If there has been a movie so far this year that has proven that comedy and depth can successfully co-exist, it would be “Barbershop: The Next Cut.” I know that that sounds strange, since a majority of the movie happens within a hair salon and because the urban-Chicago setting of the movie suggests the inclusion of excessive gang violence and illiteracy. But Director Malcolm D. Lee neglected the one-sided stereotypes that have plagued other movies that revolve around urban life and instead presented the humanity that exists within the South Side residents that numerous other movies have failed to portray.
I knew that “Barbershop” would be funny within the very first scene when Isaac (Troy Garity), or the only white guy from the original movie, visits the shop and complains about how the shop has lost its soul because everyone is “old now.” It was the perfect way to open the movie by showing that the returning characters, like Calvin (Ice Cube) and Eddie (Cedric the Entertainer), may have aged in years but their spirits have not faded in the least.
In the opening scene, Eddie, the lovable older barber, joked about how he “almost got lynched twice; the first time they didn’t tie the knot right, the next time the rope was too small.” Calvin, on the other hand, established himself as the “moderator” of the shop after he caught his co-worker Rashad’s (Common) son stealing candy from the store, saying, “If you don’t hand it over, I’m gonna assume it was $50, and I’ll take that off your dad’s paycheck.”
Needless to say, my favorite aspect of the movie was the characters, which is the biggest indication of a worthy movie. Even though the movie somewhat lacked a captivating plot line, the unique array of characters within Calvin’s Barbershop, from the money-crazed entrepreneur One-Stop (J.B. Smoove) to the lone Indian barber named Raja (Utkarsh Ambudkar), grounded the movie and just made it fun to watch.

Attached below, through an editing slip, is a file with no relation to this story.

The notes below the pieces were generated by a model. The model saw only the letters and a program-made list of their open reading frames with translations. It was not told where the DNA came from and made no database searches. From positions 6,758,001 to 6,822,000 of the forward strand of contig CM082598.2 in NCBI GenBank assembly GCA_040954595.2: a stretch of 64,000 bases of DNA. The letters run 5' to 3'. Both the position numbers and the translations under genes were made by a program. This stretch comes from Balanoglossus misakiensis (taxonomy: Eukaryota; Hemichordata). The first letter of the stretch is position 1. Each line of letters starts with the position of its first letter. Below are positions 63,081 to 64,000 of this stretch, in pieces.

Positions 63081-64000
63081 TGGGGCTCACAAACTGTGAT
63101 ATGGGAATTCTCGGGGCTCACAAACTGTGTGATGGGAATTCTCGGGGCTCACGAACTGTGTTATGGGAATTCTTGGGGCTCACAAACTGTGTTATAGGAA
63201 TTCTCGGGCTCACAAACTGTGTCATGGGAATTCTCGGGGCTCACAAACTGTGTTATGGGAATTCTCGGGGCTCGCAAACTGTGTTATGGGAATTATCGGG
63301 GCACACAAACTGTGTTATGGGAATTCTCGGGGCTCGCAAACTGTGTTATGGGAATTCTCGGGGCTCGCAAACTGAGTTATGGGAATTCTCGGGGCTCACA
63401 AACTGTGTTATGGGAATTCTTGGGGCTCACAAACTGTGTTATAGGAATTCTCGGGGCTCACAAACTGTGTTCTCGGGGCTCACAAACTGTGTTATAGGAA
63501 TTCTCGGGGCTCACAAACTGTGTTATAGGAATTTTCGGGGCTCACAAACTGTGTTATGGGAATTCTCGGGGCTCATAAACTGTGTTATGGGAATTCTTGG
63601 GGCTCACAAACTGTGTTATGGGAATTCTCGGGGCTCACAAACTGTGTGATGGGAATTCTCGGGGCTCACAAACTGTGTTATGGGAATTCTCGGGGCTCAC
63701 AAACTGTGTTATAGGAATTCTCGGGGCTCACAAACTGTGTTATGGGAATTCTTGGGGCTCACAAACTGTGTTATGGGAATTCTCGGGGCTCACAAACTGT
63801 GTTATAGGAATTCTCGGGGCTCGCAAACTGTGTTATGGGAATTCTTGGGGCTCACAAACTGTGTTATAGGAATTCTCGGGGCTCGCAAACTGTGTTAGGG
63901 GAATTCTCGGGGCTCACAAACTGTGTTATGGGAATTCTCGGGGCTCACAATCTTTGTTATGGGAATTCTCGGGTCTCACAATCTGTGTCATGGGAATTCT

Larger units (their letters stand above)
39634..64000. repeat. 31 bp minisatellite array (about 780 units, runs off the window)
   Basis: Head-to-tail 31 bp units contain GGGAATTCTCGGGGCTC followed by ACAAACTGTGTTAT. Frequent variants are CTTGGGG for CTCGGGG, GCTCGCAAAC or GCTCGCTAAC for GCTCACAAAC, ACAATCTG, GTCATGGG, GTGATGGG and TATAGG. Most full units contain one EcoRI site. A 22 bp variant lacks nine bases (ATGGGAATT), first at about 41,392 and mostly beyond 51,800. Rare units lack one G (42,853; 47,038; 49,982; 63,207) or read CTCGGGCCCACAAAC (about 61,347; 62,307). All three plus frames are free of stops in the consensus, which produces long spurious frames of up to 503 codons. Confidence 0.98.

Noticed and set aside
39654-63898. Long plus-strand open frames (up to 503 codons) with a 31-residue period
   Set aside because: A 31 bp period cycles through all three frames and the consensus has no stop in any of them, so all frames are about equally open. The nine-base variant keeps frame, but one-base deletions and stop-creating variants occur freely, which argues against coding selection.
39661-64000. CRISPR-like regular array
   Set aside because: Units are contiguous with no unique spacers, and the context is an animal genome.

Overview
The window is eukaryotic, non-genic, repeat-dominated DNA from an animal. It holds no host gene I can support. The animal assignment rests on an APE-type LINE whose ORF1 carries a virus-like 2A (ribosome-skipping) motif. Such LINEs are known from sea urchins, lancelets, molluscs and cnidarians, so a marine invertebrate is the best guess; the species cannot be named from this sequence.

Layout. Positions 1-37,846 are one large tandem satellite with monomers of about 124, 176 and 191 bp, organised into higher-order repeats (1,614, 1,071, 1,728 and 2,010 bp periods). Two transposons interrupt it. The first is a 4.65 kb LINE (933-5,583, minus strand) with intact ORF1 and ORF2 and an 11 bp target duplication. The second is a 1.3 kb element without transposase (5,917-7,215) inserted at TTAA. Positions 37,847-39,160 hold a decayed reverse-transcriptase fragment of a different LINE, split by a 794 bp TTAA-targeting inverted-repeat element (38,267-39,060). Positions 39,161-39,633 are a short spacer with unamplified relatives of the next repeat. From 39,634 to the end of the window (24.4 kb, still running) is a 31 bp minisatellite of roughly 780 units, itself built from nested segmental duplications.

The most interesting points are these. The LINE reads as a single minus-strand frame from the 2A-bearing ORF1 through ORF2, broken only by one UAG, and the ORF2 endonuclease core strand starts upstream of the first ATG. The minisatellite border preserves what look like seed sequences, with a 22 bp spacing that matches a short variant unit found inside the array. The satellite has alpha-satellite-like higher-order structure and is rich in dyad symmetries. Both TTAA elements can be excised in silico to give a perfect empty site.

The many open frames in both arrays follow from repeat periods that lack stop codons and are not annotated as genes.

On the other hand, the greatest weakness was, simply put, one character — Draya (Nicki Minaj). It confuses me as to how a director who created characters as genuine and distinctive as Eddie and Calvin made someone as meaningless and shallow as Draya. Basically, Draya’s only purpose in the movie is to serve as the tension between Terri (Eve) and Rashad’s marriage, when Terri suspects that Draya has intimate feelings for Rashad, and to appeal to male audiences by wearing outfits that would look more appropriate in a Katy Perry music video.
At first, when Rashad accuses Draya of trying to seduce him, she defends herself by saying, “Just because I’m thick doesn’t mean I don’t have a soul,” but a few minutes later she tries to kiss him in a secluded storage backroom. This clarified that she indeed had no soul, but this didn’t change much since I could already tell based on her emotionless acting that was less expressive than a piece of cardboard.
For instance, after being informed that one of the barbershop’s loyal customers had been shot, everyone is shocked into silence (which is the normal psychological response) while Draya melodramatically flees from the room with her hands on her face. I have no idea why Lee made her do this because it just made me want to laugh at her terrible acting instead of feel dismal that one of the characters died.
Another weakness in the movie was the lack of progression with the conflict. In the movie, Calvin’s son, Jalen (Michael Rainey Jr.), is pulled into the gang life that Calvin actively tries to keep him away from and even starts a campaign within the barbershop to denounce. Even though Ice Cube displays masterful acting when Eddie loses his composure following the news of the slain barbershop customer, the overarching conflict of gang violence in the South Side seems to get resolved without much effort. Ironically, Calvin says “We’ve got to fix our problems ourselves” following his mental breakdown but the problem largely seems to fix itself.
Nevertheless, “Barbershop: The Next Cut” was one of the few movies I’ve watched this academic year whose characters seemed like real people. I think that the absence of an urgent conflict emphasized the importance of good characters in a movie, because although the plot line was forgettable, the lovable “family” of Calvin’s Barbershop grasped my attention from start to finish, even more so than most dramas I’ve ever watched.
Rating: 4/5 Stars